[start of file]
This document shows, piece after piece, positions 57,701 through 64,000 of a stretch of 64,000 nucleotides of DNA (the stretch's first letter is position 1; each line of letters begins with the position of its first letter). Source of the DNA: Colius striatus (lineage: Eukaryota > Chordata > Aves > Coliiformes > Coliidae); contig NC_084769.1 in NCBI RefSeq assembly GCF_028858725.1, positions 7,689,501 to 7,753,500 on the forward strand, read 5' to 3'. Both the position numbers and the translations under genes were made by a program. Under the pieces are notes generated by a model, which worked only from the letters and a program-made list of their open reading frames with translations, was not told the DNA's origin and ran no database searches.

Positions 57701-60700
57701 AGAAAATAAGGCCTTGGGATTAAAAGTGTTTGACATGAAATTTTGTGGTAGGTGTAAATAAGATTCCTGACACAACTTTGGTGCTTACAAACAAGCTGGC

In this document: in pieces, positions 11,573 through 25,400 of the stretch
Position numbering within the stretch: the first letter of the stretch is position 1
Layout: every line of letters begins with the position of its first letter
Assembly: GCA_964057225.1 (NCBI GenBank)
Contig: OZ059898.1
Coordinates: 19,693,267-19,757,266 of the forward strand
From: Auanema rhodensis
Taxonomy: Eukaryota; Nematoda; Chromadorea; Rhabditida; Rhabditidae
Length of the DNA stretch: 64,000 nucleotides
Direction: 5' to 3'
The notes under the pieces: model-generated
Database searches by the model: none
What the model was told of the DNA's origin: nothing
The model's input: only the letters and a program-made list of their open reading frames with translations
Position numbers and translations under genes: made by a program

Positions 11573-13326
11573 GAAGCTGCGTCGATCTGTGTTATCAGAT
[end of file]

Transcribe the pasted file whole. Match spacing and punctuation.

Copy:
This document shows, piece after piece, positions 57,701 through 64,000 of a stretch of 64,000 nucleotides of DNA (the stretch's first letter is position 1; each line of letters begins with the position of its first letter). Source of the DNA: Colius striatus (lineage: Eukaryota > Chordata > Aves > Coliiformes > Coliidae); contig NC_084769.1 in NCBI RefSeq assembly GCF_028858725.1, positions 7,689,501 to 7,753,500 on the forward strand, read 5' to 3'. Both the position numbers and the translations under genes were made by a program. Under the pieces are notes generated by a model, which worked only from the letters and a program-made list of their open reading frames with translations, was not told the DNA's origin and ran no database searches.

Positions 57701-60700
57701 AGAAAATAAGGCCTTGGGATTAAAAGTGTTTGACATGAAATTTTGTGGTAGGTGTAAATAAGATTCCTGACACAACTTTGGTGCTTACAAACAAGCTGGC

In this document: in pieces, positions 11,573 through 25,400 of the stretch
Position numbering within the stretch: the first letter of the stretch is position 1
Layout: every line of letters begins with the position of its first letter
Assembly: GCA_964057225.1 (NCBI GenBank)
Contig: OZ059898.1
Coordinates: 19,693,267-19,757,266 of the forward strand
From: Auanema rhodensis
Taxonomy: Eukaryota; Nematoda; Chromadorea; Rhabditida; Rhabditidae
Length of the DNA stretch: 64,000 nucleotides
Direction: 5' to 3'
The notes under the pieces: model-generated
Database searches by the model: none
What the model was told of the DNA's origin: nothing
The model's input: only the letters and a program-made list of their open reading frames with translations
Position numbers and translations under genes: made by a program

Positions 11573-13326
11573 GAAGCTGCGTCGATCTGTGTTATCAGAT